“The dread of something after death, —
The undiscover’d country, from whose bourn
No traveller returns,” —

that makes a man cling even to an ignominious and shameful life rather than hurry himself, all unprepared, before the bar of God. Men who have, when in health, denied this, have, as they have lain dying, proved that they believed it by the cold clammy sweat that has stood upon their brow at the very thought of passing into the spirit world. They have known that there is a God, — a God who must do right, — and knowing that they have done wrong, they have been afraid to fall into the hands of the living God.

     But we are not left to the faint taper of human reason, or to the flickering candle of conscience; we have the full sunlight of divine revelation. Our Lord Jesus Christ himself has told us, in divers ways, sometimes by parable, and sometimes by plain speech, that there is a day assuredly coming in which all mankind shall stand before his bar; and the apostle John, in the visions which we are about to consider, had a view, not exactly of the judgment itself, but of a parable or picture of that judgment. May the Holy Spirit help us to look into it with divinely-opened eyes, and may he graciously impress the truth concerning the judgment upon all our hearts!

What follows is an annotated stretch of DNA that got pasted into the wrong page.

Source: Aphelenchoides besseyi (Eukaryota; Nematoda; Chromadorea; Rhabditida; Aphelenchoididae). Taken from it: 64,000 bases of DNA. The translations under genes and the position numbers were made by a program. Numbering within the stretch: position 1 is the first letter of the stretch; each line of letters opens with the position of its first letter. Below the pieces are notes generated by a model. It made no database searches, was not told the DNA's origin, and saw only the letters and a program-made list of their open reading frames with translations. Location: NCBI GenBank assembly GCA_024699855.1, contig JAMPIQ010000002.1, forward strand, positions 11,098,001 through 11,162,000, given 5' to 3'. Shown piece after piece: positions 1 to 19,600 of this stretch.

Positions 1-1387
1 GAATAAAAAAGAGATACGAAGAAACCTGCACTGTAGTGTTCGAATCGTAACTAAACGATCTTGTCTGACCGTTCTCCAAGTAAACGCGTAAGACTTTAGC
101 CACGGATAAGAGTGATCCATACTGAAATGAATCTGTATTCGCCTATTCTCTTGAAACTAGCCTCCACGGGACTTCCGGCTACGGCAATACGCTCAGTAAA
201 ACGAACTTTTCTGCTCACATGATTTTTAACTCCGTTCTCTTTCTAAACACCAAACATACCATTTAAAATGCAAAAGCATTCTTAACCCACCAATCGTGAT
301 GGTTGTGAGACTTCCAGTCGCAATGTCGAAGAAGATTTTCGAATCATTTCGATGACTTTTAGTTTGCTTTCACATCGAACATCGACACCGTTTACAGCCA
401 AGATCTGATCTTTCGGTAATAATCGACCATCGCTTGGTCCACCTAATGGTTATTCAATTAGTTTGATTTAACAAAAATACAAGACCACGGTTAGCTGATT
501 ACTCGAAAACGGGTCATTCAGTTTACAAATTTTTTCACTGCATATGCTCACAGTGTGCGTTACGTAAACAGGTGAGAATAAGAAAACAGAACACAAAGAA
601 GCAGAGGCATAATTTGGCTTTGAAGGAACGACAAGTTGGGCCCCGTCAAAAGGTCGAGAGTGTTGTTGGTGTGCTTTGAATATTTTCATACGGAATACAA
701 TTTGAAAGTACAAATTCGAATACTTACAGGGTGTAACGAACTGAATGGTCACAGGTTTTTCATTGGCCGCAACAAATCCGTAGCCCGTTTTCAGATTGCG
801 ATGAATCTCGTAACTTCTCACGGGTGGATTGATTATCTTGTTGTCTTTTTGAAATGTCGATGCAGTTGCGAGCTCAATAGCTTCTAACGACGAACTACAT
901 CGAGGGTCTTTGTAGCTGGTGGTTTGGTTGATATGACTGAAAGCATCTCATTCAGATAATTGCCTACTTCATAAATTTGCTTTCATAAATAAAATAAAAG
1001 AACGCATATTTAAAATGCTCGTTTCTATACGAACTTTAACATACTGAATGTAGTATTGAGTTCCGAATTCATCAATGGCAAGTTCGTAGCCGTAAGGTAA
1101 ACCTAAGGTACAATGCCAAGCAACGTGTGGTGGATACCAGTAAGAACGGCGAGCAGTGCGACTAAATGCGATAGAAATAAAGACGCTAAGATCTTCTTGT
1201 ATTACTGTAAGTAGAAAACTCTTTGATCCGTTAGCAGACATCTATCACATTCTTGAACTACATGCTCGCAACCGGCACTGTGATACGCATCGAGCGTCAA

Before we consider my main subject, let me call your attention to what John says about, the coming of the Judge: “I looked, and behold a white cloud, and upon the cloud one sat like unto the Son of man, having on his head a golden crown, and in his hand a sharp sickle.”